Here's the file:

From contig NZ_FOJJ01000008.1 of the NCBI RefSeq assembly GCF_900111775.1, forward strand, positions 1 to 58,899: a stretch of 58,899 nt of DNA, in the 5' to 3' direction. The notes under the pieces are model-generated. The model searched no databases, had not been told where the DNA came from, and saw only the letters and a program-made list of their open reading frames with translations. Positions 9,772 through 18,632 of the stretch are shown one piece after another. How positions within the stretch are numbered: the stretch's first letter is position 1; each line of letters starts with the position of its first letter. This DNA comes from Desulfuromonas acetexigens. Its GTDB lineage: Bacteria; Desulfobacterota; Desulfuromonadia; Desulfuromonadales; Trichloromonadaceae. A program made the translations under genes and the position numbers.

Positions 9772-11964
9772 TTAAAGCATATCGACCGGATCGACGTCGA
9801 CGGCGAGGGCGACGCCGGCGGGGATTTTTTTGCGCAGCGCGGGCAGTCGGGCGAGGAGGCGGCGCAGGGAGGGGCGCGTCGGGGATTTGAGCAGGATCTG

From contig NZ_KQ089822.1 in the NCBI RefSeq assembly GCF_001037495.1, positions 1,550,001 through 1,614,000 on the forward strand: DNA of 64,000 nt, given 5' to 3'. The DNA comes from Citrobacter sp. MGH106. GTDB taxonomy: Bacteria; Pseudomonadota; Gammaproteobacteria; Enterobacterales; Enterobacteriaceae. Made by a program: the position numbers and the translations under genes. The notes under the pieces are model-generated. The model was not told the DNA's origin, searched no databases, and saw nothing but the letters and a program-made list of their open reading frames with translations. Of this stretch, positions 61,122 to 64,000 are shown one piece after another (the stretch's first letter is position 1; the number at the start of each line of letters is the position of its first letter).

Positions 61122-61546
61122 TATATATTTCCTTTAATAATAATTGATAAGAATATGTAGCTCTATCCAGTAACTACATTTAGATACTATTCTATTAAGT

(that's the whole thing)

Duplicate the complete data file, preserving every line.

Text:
From contig NZ_FOJJ01000008.1 of the NCBI RefSeq assembly GCF_900111775.1, forward strand, positions 1 to 58,899: a stretch of 58,899 nt of DNA, in the 5' to 3' direction. The notes under the pieces are model-generated. The model searched no databases, had not been told where the DNA came from, and saw only the letters and a program-made list of their open reading frames with translations. Positions 9,772 through 18,632 of the stretch are shown one piece after another. How positions within the stretch are numbered: the stretch's first letter is position 1; each line of letters starts with the position of its first letter. This DNA comes from Desulfuromonas acetexigens. Its GTDB lineage: Bacteria; Desulfobacterota; Desulfuromonadia; Desulfuromonadales; Trichloromonadaceae. A program made the translations under genes and the position numbers.

Positions 9772-11964
9772 TTAAAGCATATCGACCGGATCGACGTCGA
9801 CGGCGAGGGCGACGCCGGCGGGGATTTTTTTGCGCAGCGCGGGCAGTCGGGCGAGGAGGCGGCGCAGGGAGGGGCGCGTCGGGGATTTGAGCAGGATCTG

From contig NZ_KQ089822.1 in the NCBI RefSeq assembly GCF_001037495.1, positions 1,550,001 through 1,614,000 on the forward strand: DNA of 64,000 nt, given 5' to 3'. The DNA comes from Citrobacter sp. MGH106. GTDB taxonomy: Bacteria; Pseudomonadota; Gammaproteobacteria; Enterobacterales; Enterobacteriaceae. Made by a program: the position numbers and the translations under genes. The notes under the pieces are model-generated. The model was not told the DNA's origin, searched no databases, and saw nothing but the letters and a program-made list of their open reading frames with translations. Of this stretch, positions 61,122 to 64,000 are shown one piece after another (the stretch's first letter is position 1; the number at the start of each line of letters is the position of its first letter).

Positions 61122-61546
61122 TATATATTTCCTTTAATAATAATTGATAAGAATATGTAGCTCTATCCAGTAACTACATTTAGATACTATTCTATTAAGT